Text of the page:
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Autopsy finds US cop suffocated black man

Protesters jump on a street sign near a burning barricade during a demonstration against the death of George Floyd near the White House on May 31, 2020.

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MINNEAPOLIS - An autopsy found Monday that an African-American man whose death has set off nationwide unrest was suffocated by a police officer, as cities including New York imposed curfews in expectation of fresh anger.

Violence has erupted for three nights outside the White House, and one person was shot dead in Louisville, Kentucky, whose mayor fired the police chief.

One week after George Floyd died in Minneapolis, an autopsy blamed his videotaped death on white police officer Derek Chauvin who pinned him down with his knee for nearly nine minutes as Floyd pleaded, "I can't breathe!"

A memorial for Floyd will take place on Thursday in Minneapolis before a service in North Carolina and a funeral on June 9 in Houston, where he grew up, the family lawyer said.

- Persistent complaints -

Floyd, 46, had been accused of trying to buy cigarettes with a counterfeit bill and his aggressive arrest was caught on a cellphone camera.

The autopsy revived demands for the arrest of three other police officers who stood guard for Chauvin as Floyd pleaded for his life.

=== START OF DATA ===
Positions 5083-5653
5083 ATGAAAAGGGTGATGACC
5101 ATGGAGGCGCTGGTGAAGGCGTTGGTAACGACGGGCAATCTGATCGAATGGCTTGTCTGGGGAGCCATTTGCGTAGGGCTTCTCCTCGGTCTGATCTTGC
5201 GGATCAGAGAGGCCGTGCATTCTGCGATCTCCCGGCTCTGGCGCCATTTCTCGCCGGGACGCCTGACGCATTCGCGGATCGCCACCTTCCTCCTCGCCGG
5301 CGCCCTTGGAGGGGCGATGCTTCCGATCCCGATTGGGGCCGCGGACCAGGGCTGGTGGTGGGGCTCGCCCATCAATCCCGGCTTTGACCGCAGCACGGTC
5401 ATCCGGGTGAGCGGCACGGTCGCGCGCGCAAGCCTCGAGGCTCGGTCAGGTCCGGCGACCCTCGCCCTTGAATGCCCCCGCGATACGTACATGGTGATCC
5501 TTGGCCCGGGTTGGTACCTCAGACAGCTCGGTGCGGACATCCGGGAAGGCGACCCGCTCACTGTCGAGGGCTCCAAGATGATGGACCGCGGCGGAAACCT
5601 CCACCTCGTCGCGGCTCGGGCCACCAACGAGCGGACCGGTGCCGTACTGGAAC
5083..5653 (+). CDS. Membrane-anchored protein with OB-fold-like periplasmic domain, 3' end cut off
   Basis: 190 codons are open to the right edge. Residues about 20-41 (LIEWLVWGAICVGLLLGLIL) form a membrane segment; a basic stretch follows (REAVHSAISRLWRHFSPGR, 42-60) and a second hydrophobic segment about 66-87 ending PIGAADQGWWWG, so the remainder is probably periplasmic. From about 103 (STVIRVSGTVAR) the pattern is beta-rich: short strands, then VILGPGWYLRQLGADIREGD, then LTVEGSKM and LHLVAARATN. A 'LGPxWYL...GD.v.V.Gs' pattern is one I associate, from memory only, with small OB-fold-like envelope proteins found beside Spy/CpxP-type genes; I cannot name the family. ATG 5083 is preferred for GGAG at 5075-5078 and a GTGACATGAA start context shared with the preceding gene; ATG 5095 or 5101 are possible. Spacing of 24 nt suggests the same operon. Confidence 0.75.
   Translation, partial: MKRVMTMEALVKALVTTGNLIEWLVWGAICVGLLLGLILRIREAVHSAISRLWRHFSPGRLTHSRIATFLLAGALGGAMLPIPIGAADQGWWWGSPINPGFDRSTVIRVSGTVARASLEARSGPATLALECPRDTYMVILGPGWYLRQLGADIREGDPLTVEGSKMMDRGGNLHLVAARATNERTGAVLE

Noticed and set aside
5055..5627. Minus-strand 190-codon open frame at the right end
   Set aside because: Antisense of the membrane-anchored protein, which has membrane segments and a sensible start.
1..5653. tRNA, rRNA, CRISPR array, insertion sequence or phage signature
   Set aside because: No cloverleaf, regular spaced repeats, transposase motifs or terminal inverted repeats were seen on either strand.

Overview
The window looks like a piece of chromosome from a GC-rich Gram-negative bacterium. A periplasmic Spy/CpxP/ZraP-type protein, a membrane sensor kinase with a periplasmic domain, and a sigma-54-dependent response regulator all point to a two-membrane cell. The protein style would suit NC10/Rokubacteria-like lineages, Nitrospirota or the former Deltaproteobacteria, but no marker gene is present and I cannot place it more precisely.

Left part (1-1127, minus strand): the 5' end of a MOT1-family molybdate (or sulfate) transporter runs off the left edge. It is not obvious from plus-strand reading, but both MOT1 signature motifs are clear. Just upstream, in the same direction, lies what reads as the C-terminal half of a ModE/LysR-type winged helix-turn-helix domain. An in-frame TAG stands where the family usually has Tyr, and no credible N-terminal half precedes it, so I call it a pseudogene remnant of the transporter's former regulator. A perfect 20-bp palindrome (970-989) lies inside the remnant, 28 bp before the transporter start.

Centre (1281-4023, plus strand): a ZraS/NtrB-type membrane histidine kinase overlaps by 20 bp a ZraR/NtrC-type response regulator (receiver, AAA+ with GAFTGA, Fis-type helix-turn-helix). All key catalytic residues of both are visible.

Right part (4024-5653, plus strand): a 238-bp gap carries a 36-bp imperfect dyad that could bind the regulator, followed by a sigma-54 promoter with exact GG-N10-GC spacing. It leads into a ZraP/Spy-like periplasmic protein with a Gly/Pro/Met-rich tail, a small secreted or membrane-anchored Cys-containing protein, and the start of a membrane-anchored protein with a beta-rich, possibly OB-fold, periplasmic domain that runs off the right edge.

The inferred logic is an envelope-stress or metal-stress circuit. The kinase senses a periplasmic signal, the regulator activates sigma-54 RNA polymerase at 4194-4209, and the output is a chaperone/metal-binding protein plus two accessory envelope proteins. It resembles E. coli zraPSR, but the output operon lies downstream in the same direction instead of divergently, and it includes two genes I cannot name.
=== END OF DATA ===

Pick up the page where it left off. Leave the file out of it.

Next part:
"We are tired of this happening. This generation is not having it. We are tired of oppression," said Muna Abdi, a 31-year-old African-American woman at a peaceful demonstration at the Minnesota capitol in St. Paul.

Pointing to her three-year-old son, she said: "I want to make sure he stays alive."

Officer Derek Chauvin, who had remained in the police force despite persistent complaints about his behaviour, had been due to appear in court on Monday but the judiciary said the initial hearing had been postponed to June 8.

- Curfew in 40 cities -

New York became the latest city to impose a nighttime curfew after nights of tension that included looting and the trashing of parked cars.

New York, like other cities, had just been emerging from weeks under lockdown from the coronavirus pandemic. 

More than 40 cities have imposed curfews. 

It was the most widespread unrest in the United States since 1968, when cities went up in flames over the slaying of civil rights icon Martin Luther King Jr., and rekindled memories of 1992 riots in Los Angeles after police were acquitted in the brutal beating of black motorist Rodney King.

Joe Biden, President Donald Trump's likely Democratic opponent in November elections, met Monday with black leaders at a church in his home of Wilmington, Delaware and promised to form a police oversight commission in his first 100 days as president.

"Hate just hides. Doesn't go away. And when you have somebody in power who breathes oxygen into the hate under the rocks, it comes out from under the rocks," Biden said.

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